retrieval and recycling from the plasma membrane (Grote et
al., 2000; Gurunathan et al., 2000; Lewis et al., 2000). When
expressed from a single-copy plasmid, snc1ala43 confers the
growth of snc cells up to 35°C, although the growth rate is
slower than that conferred by native SNC1 (Gurunathan et
al., 2000). Interestingly, the expression of snc1ala43 in snc tlg
cells does not rescue their growth defects, suggesting that
the TLG gene products are essential for Snc1ala43 function
and/or recycling (Gurunathan et al., 2000). We next examined the effects of ceramide addition on snc1ala43 and snc1ala43
tlg cells that were shifted to the restrictive temperature
(37°C; Table 3). In the absence of ceramide, we found that
snc1ala43 and snc1ala43 tlg cells were unable to grow altogether, as shown previously (Gurunathan et al., 2000). However, after ceramide treatment all strains grew robustly at
37°C and had doubling times of ⬃3 h. Treated snc1ala43 tlg
yeast grew slightly slower than their snc1ala43 counterparts
(Table 3), but reached a similar final density (our unpublished results). Thus, ceramide treatment appears to restore
the functionality of Snc1ala43.
Ceramide Treatment Inhibits Vesicle Accumulation
in snc tlg Cells
Secretory vesicles (SVs) are hardly seen in thin-sectioned
wild-type yeast but are common in snc cells growing at
permissive temperatures (Protopopov et al., 1993; David et
al., 1998). We next examined the accumulation of 100 –120
nm SVs in ceramide-treated and untreated snc and snc tlg
cells by electron microscopy. We counted the number of SVs
present in thin-sectioned snc tlg1 and snc tlg2 cells and found
they had 24 ⫾ 1 and 19.0 ⫾ 0.5 vesicles per ␮m2, respectively, which was similar to control snc cells (17.0 ⫹ 0.7
vesicles per ␮m2). However, upon treatment with ceramide,
the number of vesicles per ␮m2 declined by ⬎60%; snc tlg1
and snc tlg2 cells had 9.0 ⫾ 0.7 and 7.0 ⫾ 0.6 vesicles per
␮m2, respectively. Control snc cells were found to have 5.0 ⫾
0.9 vesicles per ␮m2 after treatment, as shown previously
(Marash and Gerst, 2001). Thus, although snc tlg cells accumulate more SVs than snc cells, their numbers are also
greatly reduced upon ceramide treatment.
Delivery of the Soluble Dye FM4-64 to the Vacuole
Is Restored in snc, snc tlg, and Temperature-shifted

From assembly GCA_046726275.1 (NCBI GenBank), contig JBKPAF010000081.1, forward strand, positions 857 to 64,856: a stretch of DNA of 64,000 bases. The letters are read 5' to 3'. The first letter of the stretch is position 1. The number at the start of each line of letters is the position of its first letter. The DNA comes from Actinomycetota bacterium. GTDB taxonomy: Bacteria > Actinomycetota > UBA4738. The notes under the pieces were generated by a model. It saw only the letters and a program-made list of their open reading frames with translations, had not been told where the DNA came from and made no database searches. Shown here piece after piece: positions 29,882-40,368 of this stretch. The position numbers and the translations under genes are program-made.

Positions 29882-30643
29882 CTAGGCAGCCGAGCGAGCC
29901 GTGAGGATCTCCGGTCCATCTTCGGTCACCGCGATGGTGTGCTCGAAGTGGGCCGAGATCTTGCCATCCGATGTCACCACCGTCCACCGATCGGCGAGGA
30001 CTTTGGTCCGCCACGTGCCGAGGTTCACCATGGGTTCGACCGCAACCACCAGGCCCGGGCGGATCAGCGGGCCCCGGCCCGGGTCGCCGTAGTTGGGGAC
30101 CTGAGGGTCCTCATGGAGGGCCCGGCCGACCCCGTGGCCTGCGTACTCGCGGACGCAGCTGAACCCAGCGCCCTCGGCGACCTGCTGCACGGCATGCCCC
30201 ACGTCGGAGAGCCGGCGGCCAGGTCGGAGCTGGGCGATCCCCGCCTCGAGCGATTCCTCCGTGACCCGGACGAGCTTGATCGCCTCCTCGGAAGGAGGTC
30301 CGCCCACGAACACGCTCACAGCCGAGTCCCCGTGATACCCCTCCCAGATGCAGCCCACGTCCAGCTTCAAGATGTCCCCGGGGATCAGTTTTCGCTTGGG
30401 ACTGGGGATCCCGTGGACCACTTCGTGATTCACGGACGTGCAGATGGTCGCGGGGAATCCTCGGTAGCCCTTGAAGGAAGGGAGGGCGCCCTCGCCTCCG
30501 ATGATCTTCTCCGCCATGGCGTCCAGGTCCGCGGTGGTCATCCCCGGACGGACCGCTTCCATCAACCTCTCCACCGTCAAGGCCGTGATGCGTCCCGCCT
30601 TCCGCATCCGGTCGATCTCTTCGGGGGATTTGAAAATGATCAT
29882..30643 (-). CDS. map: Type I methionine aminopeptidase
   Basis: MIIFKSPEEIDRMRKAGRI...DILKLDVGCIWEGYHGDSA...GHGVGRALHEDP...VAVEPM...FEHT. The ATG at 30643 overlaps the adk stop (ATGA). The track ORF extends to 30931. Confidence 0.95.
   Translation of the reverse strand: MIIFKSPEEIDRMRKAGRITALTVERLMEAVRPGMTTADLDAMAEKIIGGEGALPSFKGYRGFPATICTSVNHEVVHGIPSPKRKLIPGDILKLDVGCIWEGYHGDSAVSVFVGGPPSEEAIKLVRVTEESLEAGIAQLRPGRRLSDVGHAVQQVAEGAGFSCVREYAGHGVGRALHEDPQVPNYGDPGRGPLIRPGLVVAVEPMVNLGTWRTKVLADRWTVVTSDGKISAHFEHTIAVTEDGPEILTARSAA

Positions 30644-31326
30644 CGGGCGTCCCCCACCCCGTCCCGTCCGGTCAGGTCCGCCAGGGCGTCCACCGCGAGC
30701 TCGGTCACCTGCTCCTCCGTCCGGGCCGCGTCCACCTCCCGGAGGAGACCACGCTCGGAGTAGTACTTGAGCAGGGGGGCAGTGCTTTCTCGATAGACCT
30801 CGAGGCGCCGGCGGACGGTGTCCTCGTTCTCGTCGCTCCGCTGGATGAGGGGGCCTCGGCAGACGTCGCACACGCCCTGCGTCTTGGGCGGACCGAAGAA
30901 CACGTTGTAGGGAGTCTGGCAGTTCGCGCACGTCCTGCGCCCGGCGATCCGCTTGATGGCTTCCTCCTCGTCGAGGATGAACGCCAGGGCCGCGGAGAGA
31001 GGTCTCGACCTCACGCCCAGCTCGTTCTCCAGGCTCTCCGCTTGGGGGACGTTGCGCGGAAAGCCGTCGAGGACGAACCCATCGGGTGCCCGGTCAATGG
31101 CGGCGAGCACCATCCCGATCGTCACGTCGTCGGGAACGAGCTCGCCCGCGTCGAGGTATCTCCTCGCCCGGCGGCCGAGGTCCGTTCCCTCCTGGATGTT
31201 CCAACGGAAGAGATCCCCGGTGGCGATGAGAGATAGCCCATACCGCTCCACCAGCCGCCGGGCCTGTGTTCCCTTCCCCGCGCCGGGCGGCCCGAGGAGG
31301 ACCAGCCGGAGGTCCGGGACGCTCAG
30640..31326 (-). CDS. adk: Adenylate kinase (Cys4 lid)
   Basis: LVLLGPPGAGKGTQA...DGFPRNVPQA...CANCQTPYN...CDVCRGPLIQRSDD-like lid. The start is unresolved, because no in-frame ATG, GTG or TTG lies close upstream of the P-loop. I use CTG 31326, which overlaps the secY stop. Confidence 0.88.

snc1ala43 and snc1ala43 tlg Cells upon Ceramide
Treatment or vbm Mutation
Because ceramide treatment has pronounced effects on exocytosis (i.e., cell growth and SV accumulation) in both snc
and snc tlg yeast, we determined whether endocytosis is
restored in these cells by the exogenous addition of C2ceramide. Previously, we have shown that these strains are
defective in the uptake of the vacuolar staining dye, FM4-64
(Gurunathan et al., 2000). Labeling of the cytoplasm and
small vacuolar bodies was shown to occur in glucose-shifted
snc cells and temperature-shifted snc1ala43 cells as a function
of time. snc tlg cells also are labeled in a similar manner,
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even when expressing SNC1, due to the loss in Tlg functioning (Gurunathan et al., 2000).
snc and snc tlg strains were shifted to glucose-containing
medium for 24 h to induce the snc phenotype. Cells were
incubated with FM4-64 for short periods and examined in
vivo using fluorescence and visual (Nomarski) microscopy
(Figure 1A). As expected, untreated snc cells had a hazy
staining of the cytoplasm and small, fragmented, vacuolar
bodies. Likewise, snc tlg1 and snc tlg2 cells had an identical
staining pattern, unlike control snc cells expressing SNC1.
Ceramide treatment restored FM4-64 staining of the vacuole
not only in snc cells, but also in snc tlg cells. Moreover, large
round vacuoles were apparent in the treated cells, as observed using Nomarski optics. These results suggest that
ceramide treatment restores dye trafficking and vacuole biogenesis to snc cells, even in the presence of tlg mutations.
Similarly, we found that the mutation of VBM1 in snc tlg
cells also restored FM4-64 staining of the vacuole as well as
conferring normal vacuole biogenesis (Figure 1B). Thus,
both ceramide treatment and vbm mutation have identical
effects. Finally, we tested whether ceramide treatment could
restore vacuolar staining in temperature-shifted snc1ala43
cells (Figure 1C). Indeed, we found that staining of vacuoles
was normal in snc1ala43 cells shifted to 37°C for 2 h. Therefore, defects that arise from inactivating mutations in the vand t-SNAREs involved in endocytosis are corrected upon
CAPP activation.